Jazz at Lincoln Center Gala Celebrates Fitzgerald, Features Diverse Lineup

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Benny Golson (left), Cécile McLorin Salvant, Wynton Marsalis, Diana Krall, Ellis Marsalis and Harry Connick Jr. at Jazz at Lincoln Center on April 26.

(Photo: Nicholas Hunt/Getty Images for Jazz At Lincoln Center)

Harry Connick Jr. strode onto the stage of Rose Hall on the evening of April 26 and proclaimed to attendees of Jazz at Lincoln Center’s annual fundraising gala, “Tonight we are here, as we always are, to swing. That means to have a good time.”

The annual black-tie event raises money in support of the worldwide educational and advocacy components of Jazz at Lincoln Center’s estimable mission. This year’s presentation, Ella at 100: Forever The First Lady of Song, celebrated the timeless legacy of one of music’s most celebrated artists with a program of gems culled from the voluminous oeuvre of Ella Fitzgerald (1917–’96), performed by the Jazz at Lincoln Center Orchestra with Wynton Marsalis and a roster of guest vocalists that spanned generations and genres.

The evening had already gotten off to rousing start with Camille Thurman’s performance of “Lady Be Good,” which showcased the rising star on tenor saxophone and vocals prior to the opening monologue by Connick, who served as master of ceremonies. That was followed by Broadway star Audra MacDonald’s melancholic rendering of “My Funny Valentine,” which also featured the warm tenor saxophone of the JLCO’s Walter Blanding Jr.

Venerable cabaret icon Marilyn Maye got the crowd going with a swinging Johnny Mercer medley that included “Day In, Day Out,” “Beautiful Baby,” “Jeepers Creepers” and “Come Rain Or Come Shine,” with Jason Marsalis’ drums driving the orchestra.

After NEA Jazz Master Benny Golson was presented with the JALC Award for Artistic Excellence, the stage was turned over to vocalist Cécile McLorin Salvant and pianist Sullivan Fortner, who delivered a performance of “I’ve Got Your Number” that felt both contemporary and classic as it moved from hushed intimacy to a gleeful exuberance. The uplifting feeling continued with vocalist Roberta Gambarini and singer Kenny Washington’s treatment of “Almost Like Being In Love.”

Respective performances by opera singer Renée Fleming and bluegrass-country star Allison Krauss of Duke Ellington and Billy Strayhorn’s “Day Dream” and Harold Arlen and Mercer’s “This Time The Dream’s On Me” demonstrated the range of Fitzgerald’s influence on singers from divergent worlds of music. (Krauss knows the Arlen/Mercer well, having recorded it on the soundtrack for Clint Eastwood’s 1997 film Midnight in the Garden of Good and Evil. Fitzgerald recorded the song on her classic 1961 album Ella Fitzgerald Sings The Harold Arlen Songbook.)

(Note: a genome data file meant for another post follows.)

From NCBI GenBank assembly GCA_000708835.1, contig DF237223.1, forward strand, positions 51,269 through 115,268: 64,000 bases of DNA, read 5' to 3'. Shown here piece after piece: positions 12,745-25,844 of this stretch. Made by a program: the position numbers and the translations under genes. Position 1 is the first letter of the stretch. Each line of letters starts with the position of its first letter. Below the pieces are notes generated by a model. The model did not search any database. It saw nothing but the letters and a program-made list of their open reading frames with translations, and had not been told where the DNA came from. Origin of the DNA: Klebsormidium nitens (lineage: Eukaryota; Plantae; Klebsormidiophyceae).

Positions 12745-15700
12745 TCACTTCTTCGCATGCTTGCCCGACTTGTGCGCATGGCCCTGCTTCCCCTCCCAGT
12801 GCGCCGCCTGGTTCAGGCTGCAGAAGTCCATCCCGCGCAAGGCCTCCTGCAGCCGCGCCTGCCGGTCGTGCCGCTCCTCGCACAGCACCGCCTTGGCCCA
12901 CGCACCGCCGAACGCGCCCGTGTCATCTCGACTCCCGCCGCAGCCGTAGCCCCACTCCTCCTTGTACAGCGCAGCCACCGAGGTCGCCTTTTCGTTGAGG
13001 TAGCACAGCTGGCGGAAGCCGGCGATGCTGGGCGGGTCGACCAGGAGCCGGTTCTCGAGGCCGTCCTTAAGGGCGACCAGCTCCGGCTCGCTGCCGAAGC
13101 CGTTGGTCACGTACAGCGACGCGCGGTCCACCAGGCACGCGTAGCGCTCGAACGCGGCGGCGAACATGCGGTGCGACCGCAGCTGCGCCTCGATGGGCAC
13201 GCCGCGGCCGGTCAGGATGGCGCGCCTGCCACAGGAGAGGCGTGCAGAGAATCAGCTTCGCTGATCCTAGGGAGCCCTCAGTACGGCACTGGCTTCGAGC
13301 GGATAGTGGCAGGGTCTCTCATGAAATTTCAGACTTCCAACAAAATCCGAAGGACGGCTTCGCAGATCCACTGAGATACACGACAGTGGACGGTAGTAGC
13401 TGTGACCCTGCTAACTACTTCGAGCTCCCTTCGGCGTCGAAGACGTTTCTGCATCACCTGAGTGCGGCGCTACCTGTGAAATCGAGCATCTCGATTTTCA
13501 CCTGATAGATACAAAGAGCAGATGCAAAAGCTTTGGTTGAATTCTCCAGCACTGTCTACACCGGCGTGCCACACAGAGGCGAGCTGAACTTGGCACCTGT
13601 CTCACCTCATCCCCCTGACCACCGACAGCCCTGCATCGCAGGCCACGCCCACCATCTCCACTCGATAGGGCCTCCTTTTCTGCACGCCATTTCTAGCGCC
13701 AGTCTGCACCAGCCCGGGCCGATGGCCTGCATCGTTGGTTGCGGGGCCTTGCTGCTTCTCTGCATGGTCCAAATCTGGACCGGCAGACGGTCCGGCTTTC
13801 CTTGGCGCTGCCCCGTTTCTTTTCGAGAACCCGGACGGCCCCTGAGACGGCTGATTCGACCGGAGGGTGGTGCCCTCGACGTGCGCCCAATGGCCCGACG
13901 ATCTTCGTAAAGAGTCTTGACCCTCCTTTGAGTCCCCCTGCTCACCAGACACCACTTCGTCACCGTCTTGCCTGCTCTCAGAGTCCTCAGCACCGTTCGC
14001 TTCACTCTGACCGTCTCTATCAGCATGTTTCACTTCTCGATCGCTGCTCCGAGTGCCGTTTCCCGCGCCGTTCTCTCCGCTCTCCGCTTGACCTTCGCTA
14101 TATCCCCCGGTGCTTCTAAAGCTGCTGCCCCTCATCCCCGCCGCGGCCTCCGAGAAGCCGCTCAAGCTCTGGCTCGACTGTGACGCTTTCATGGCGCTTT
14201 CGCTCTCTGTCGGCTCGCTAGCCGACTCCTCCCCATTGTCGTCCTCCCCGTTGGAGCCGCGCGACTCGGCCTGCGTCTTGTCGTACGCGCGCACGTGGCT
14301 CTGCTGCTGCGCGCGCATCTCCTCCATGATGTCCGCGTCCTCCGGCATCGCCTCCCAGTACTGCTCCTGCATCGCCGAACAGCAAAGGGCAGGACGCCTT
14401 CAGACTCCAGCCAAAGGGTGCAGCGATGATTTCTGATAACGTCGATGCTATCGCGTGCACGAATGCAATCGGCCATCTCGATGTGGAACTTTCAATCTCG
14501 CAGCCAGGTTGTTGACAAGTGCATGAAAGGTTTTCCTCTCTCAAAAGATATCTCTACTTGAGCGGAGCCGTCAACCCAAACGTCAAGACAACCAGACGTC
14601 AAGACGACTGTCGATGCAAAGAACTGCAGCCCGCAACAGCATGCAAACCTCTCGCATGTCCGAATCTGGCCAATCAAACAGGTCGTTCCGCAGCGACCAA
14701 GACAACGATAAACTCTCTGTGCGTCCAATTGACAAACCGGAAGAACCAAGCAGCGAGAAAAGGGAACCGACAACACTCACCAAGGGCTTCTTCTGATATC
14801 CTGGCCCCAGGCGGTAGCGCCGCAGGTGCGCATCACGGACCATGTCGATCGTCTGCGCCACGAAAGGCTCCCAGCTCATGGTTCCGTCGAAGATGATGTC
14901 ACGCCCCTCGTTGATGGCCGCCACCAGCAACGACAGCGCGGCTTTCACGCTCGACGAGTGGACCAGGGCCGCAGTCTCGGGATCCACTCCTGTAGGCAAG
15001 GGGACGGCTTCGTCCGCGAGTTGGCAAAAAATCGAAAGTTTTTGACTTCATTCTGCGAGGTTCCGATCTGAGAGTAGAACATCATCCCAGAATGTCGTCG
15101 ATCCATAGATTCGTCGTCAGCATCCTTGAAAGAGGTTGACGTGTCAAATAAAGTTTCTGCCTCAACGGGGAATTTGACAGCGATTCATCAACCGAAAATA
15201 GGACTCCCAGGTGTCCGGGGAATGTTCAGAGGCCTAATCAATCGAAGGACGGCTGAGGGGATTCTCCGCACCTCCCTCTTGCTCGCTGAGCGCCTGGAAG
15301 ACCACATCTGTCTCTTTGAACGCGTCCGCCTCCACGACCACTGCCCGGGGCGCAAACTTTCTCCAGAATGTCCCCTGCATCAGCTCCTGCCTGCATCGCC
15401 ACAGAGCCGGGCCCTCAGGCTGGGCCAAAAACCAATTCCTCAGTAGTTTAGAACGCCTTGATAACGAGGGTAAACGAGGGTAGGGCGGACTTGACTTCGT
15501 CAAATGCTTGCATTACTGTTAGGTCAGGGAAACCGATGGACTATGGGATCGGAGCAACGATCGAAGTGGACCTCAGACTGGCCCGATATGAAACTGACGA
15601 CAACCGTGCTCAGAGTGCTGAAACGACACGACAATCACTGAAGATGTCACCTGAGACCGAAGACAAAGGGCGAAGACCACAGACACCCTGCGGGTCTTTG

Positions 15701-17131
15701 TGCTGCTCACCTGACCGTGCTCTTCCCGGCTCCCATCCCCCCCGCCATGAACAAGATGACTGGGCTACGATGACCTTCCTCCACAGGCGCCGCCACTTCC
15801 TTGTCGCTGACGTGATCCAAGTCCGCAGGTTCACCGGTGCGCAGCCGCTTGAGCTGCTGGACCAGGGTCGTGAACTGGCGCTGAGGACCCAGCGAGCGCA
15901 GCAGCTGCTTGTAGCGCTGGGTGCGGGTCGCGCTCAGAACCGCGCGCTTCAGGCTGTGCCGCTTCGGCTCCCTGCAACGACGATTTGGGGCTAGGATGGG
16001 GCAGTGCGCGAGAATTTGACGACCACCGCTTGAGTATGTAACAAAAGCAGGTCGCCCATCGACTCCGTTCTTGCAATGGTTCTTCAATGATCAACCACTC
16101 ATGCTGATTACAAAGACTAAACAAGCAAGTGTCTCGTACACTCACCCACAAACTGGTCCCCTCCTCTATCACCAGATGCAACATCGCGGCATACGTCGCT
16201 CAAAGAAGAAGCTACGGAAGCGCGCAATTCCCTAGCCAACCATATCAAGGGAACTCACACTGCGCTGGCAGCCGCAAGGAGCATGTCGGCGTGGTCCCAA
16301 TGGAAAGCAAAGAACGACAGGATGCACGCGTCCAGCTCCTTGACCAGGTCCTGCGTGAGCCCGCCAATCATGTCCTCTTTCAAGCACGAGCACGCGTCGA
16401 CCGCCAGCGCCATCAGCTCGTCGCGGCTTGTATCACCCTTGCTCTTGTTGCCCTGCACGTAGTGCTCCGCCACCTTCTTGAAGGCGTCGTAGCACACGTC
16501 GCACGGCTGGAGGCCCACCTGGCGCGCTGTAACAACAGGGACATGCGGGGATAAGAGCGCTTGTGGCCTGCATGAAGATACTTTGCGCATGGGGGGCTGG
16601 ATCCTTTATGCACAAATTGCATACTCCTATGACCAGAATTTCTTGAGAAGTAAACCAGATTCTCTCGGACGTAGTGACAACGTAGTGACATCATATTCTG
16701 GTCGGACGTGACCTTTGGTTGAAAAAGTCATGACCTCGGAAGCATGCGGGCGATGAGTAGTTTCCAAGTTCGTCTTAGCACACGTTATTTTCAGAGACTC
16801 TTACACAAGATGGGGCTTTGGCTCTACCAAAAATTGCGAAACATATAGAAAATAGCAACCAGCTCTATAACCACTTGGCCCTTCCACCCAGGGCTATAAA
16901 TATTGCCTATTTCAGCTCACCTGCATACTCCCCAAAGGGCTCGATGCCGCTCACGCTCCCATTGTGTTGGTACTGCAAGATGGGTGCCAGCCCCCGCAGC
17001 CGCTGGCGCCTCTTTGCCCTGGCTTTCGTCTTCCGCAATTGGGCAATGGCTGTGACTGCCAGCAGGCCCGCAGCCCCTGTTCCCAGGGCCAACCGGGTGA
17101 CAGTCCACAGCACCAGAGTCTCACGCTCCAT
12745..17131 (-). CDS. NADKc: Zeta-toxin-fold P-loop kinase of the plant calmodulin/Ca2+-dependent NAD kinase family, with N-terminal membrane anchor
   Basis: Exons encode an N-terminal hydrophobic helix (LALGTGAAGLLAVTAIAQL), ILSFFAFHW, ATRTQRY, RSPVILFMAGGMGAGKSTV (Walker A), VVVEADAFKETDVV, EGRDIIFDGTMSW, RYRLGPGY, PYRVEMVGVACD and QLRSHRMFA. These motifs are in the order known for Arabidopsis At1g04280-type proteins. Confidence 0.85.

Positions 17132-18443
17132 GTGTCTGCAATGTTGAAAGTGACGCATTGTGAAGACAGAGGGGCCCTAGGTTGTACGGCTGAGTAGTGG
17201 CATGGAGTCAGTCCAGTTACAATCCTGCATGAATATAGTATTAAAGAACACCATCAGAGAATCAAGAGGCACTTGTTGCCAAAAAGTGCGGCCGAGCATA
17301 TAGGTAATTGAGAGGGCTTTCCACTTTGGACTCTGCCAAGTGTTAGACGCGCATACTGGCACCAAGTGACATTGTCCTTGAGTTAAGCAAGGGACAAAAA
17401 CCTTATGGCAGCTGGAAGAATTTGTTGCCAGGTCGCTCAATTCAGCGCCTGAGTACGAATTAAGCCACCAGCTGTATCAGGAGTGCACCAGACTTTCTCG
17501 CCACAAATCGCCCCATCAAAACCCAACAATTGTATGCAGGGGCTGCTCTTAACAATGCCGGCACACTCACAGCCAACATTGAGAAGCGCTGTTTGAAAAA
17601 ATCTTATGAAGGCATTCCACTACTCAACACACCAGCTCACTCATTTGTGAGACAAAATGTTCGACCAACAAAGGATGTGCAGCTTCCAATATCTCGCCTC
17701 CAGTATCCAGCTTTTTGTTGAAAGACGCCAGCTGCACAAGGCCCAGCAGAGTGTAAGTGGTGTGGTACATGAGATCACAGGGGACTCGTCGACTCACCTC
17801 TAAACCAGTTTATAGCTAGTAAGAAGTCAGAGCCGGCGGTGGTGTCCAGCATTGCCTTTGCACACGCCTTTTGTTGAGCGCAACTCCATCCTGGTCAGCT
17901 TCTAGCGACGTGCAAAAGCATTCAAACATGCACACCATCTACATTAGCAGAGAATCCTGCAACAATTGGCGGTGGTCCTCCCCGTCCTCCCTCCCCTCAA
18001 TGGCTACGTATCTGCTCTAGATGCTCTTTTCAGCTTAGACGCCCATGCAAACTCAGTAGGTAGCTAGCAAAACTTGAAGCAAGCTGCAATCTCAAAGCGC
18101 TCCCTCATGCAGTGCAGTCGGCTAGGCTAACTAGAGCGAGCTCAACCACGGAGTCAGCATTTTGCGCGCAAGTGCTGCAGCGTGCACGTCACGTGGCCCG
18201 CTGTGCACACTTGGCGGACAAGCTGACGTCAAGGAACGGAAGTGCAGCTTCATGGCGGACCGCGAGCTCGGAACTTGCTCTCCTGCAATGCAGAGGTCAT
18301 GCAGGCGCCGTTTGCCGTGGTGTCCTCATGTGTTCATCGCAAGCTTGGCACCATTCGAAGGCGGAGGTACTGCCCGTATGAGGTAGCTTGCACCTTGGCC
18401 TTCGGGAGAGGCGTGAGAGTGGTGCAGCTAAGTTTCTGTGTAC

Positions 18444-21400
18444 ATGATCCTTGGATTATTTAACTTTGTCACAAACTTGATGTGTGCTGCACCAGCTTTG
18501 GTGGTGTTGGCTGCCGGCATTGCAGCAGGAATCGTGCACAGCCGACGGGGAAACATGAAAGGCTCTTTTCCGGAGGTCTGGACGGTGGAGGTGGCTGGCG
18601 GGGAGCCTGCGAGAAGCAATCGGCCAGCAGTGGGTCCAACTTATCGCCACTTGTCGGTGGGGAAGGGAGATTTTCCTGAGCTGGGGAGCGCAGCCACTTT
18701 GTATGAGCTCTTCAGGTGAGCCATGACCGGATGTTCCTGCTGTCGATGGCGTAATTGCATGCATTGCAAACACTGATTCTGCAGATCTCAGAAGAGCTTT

Diana Krall shined on both piano and vocals during a winning rendition of “I Was Doing All Right,” and Connick revealed his prowess as an arranger, as well as vocalist, on “I Got It Bad (And That Ain’t Good)” before Gambarini closed out the program scatting up a storm on “Old MacDonald Had A Farm.” Fitzgerald included the latter on her 1967 album Whisper Not, recorded with the Marty Paich Orchestra.

As attendees made their way to their resplendent gala dinner tables, Wynton Marsalis and fellow orchestra members led a joyous, New Orleans-style second line parade that twisted through Rose Hall, greeting many of JALC’s generous patrons.

Taking a moment to muse on what it is about jazz that brought together such a diversity of supporters, Marsalis noted, “It’s the quality. If you can play it on a high enough level, people will come to it. So it’s all a matter of the quality of your playing and meaning in what you’re playing. People know it’s part of the history of this country and its culture, with great figures [like] Duke Ellington, Louis Armstrong, Thelonious Monk. Everybody knows about those people, but we have to maintain it or it will go away.”

The Jazz at Lincoln Center Orchestra, led by Wynton Marsalis, performs at the April 26 concert.
Jazz at Lincoln Center’s Managing and Artistic Director Wynton Marsalis performs, along with the members of the JLCO at the April 26 concert. Drummer Jason Marsalis (far left) and bassist Carlos Henriquez (second from left) are two of the gifted players who helped make the fundraiser a night to remember. (Photo by Nicholas Hunt/Getty Images for Jazz At Lincoln Center)

Reflecting of the importance of private-sector fundraising in the face of decreasing government support for the arts, Marsalis said, “It’s always shrinking for us. You’ve got to go out there and get people and recruit them and get them involved in what you’re doing.”

(For more information on Jazz at Lincoln Center and its mission, visit the organization’s website.) DB



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